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dc.contributor.authorThomson, A
dc.contributor.authorSchlenker, K
dc.contributor.authorSchulenkorf, N
dc.date.accessioned2017-05-16T03:51:19Z
dc.date.available2017-05-16T03:51:19Z
dc.date.issued2013
dc.identifier.issn1525-9951
dc.identifier.doi10.3727/152599513X13668224082260
dc.identifier.urihttp://hdl.handle.net/10072/336833
dc.description.abstractEvents legacies have become a common feature in the public policy rhetoric surrounding sport events of all sizes. Public policy planners and event organizers are increasingly promoting the legacies of sport events to justify significant investments required to host them. Within the context of special events, legacy is most often recognized as the long-term or permanent outcomes for a host city from staging an event. These outcomes include potential economic, tourism, social, physical, and/or environmental factors. However, the justification of legacies from events remains complicated due to inconsistent conceptualizations of legacy across academic and industry practice. While legacy is an increasing component of event bids as well as funding justifications and postevent reports, the concept itself has attracted limited critical analysis. This article puts forth a comprehensive review of literature that has sought to define legacy, from 1991–2008, drawing on event management, sport management, and urban planning contexts. An inductive interpretive analysis of definitions was undertaken, in which key considerations were identified and definitions assessed against these. The analysis revealed five key considerations of legacy in application to the sport event management context. In doing so, this article contributes to both theoretical debate and improved strategic practice surrounding the emergence of “legacy” as justification for staging sport events.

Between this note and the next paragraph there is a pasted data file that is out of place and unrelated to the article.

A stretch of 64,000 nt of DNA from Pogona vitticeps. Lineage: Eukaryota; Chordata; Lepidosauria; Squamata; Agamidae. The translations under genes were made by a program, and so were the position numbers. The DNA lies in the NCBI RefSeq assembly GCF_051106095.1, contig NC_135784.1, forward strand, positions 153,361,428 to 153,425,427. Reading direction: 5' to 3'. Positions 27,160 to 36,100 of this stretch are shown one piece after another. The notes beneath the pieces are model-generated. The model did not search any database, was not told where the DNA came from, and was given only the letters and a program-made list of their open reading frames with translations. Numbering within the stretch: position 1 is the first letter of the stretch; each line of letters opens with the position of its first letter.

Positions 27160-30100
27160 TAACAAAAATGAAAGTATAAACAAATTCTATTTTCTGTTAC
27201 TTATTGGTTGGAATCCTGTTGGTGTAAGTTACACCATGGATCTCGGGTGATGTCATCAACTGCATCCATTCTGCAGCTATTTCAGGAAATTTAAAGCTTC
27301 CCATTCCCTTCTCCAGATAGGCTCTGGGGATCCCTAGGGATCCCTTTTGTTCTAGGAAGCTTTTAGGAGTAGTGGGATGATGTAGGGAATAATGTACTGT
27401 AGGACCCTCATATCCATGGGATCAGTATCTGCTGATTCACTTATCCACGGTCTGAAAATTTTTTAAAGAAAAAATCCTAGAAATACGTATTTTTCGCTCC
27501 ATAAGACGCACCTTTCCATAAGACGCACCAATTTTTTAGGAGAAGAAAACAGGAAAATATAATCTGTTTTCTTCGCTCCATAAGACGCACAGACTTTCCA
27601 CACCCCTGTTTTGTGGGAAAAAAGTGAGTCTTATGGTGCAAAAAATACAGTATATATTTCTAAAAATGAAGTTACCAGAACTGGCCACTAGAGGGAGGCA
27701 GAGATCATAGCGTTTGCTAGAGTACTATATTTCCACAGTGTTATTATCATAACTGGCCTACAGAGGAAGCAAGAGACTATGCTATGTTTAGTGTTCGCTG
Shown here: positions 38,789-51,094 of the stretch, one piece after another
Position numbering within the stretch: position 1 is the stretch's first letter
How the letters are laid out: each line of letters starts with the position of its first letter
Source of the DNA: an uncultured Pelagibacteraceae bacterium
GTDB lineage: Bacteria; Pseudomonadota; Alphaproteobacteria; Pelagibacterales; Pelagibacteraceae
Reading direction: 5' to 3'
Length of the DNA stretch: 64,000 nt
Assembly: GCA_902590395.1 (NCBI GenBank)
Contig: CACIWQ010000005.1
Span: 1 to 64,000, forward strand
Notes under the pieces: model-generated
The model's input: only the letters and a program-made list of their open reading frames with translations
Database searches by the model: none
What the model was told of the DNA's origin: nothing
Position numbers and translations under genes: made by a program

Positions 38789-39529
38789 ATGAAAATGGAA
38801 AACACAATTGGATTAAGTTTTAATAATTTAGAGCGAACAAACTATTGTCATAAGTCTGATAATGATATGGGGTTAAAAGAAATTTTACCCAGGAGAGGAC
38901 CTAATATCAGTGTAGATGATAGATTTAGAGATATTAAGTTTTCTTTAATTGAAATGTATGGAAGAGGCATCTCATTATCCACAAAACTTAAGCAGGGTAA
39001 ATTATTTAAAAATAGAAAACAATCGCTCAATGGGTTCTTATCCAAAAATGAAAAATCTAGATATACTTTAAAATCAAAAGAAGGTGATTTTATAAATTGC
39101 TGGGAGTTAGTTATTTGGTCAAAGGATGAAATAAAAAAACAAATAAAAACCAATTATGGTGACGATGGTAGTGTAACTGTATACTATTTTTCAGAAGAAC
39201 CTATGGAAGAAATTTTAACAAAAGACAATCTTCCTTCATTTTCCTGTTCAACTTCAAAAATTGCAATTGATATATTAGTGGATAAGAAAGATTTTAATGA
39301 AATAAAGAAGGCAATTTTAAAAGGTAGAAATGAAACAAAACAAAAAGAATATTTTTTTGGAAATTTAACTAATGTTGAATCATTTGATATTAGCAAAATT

dc.description.peerreviewedYes
dc.languageEnglish
dc.language.isoeng
dc.publisherCognizant Communication Corp.
dc.relation.ispartofpagefrom111
dc.relation.ispartofpageto122
dc.relation.ispartofissue2
dc.relation.ispartofjournalEvent Management
dc.relation.ispartofvolume17
dc.subject.fieldofresearchTourism not elsewhere classified
dc.subject.fieldofresearchBusiness and Management
dc.subject.fieldofresearchCommercial Services
dc.subject.fieldofresearchTourism
dc.subject.fieldofresearchcode150699
dc.subject.fieldofresearchcode1503
dc.subject.fieldofresearchcode1504
dc.subject.fieldofresearchcode1506
dc.titleConceptualizing Sport Event Legacy
dc.typeJournal article
dc.type.descriptionC1 - Articles
dc.type.codeC - Journal Articles
dc.description.versionVersion of Record (VoR)
gro.rights.copyright© 2013 Cognizant Communication Corporation. The attached file is reproduced here in accordance with the copyright policy of the publisher. Please refer to the journal's website for access to the definitive, published version.
gro.hasfulltextFull Text
gro.griffith.authorThomson, Alana


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